February 20, 2021
Sex workers in countries where the Equality Model1 has been implemented are frequently harassed and threatened by law enforcement. Execution of the policy often involves police raids on sex workers, which are extremely psychologically (and sometimes physically) harmful. Workers are often pressured to act as witnesses against their clients. Police officers habitually confiscate workers’ possessions and allow the media to film raids, inevitably outing workers to their communities.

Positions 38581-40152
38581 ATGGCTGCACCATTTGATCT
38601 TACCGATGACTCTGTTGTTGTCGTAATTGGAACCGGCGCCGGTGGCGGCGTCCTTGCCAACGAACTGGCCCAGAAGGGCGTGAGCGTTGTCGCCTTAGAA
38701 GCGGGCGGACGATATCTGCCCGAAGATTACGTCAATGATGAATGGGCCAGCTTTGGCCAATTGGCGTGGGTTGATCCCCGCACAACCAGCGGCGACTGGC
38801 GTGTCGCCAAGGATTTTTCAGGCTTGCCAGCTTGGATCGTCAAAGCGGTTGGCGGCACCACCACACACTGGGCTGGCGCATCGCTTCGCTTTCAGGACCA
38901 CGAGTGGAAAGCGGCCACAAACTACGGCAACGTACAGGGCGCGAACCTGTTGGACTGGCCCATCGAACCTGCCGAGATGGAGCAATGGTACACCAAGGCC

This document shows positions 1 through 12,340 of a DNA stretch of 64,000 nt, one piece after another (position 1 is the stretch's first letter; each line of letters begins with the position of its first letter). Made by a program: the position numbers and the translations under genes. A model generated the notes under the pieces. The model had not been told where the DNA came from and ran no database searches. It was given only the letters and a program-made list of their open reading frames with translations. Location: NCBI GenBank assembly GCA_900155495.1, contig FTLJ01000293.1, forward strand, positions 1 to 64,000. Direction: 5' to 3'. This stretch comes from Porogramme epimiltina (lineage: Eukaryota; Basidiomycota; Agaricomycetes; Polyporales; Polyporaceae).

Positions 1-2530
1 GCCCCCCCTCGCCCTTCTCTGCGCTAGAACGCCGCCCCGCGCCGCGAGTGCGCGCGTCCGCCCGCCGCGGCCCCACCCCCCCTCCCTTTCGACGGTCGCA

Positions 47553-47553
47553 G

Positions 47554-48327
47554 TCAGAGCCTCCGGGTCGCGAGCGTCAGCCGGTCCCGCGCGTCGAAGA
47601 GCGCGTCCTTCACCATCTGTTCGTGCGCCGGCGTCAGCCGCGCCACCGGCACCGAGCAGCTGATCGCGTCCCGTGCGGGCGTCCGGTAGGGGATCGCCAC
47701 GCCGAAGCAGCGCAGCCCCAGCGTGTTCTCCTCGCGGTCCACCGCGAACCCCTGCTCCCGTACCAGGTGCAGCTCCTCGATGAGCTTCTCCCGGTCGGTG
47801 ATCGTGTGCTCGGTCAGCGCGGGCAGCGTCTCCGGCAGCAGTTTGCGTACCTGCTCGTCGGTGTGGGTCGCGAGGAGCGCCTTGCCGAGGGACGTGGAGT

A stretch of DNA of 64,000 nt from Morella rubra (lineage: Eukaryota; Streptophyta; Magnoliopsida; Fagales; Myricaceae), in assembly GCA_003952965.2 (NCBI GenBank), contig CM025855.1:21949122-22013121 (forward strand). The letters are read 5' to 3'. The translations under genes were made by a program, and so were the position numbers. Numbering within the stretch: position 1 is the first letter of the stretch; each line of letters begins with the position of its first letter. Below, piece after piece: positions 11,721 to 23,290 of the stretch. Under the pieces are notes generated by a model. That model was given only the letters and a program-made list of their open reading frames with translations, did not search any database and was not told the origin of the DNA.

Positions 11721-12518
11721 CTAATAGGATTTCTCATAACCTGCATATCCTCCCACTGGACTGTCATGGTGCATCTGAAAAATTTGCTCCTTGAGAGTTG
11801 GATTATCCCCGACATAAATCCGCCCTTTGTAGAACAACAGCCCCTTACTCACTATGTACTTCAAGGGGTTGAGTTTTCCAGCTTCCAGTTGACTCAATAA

A bill that will soon be introduced in New York State aims to implement this model. It may be well-intentioned but has serious implications for the health and safety of sex workers and communities as a whole.
1 The Equality Model, often referred to as the “Entrapment Model,” the “Nordic/Swedish Model,” or “Partial Criminalization” is a legal model in which the sale of commercial sex is nominally decriminalized but the purchasing of sex is not. Any third-party communication and online safety networks used by sex workers are also targeted. With clients assuming most of the risk, sex workers so longer have the leverage to specify where and on what terms to meet clients, and are more likely to take on risk. The aim of this model is to target the “demand side” of the sex work market and to make sex work so dangerous that it ceases to exist.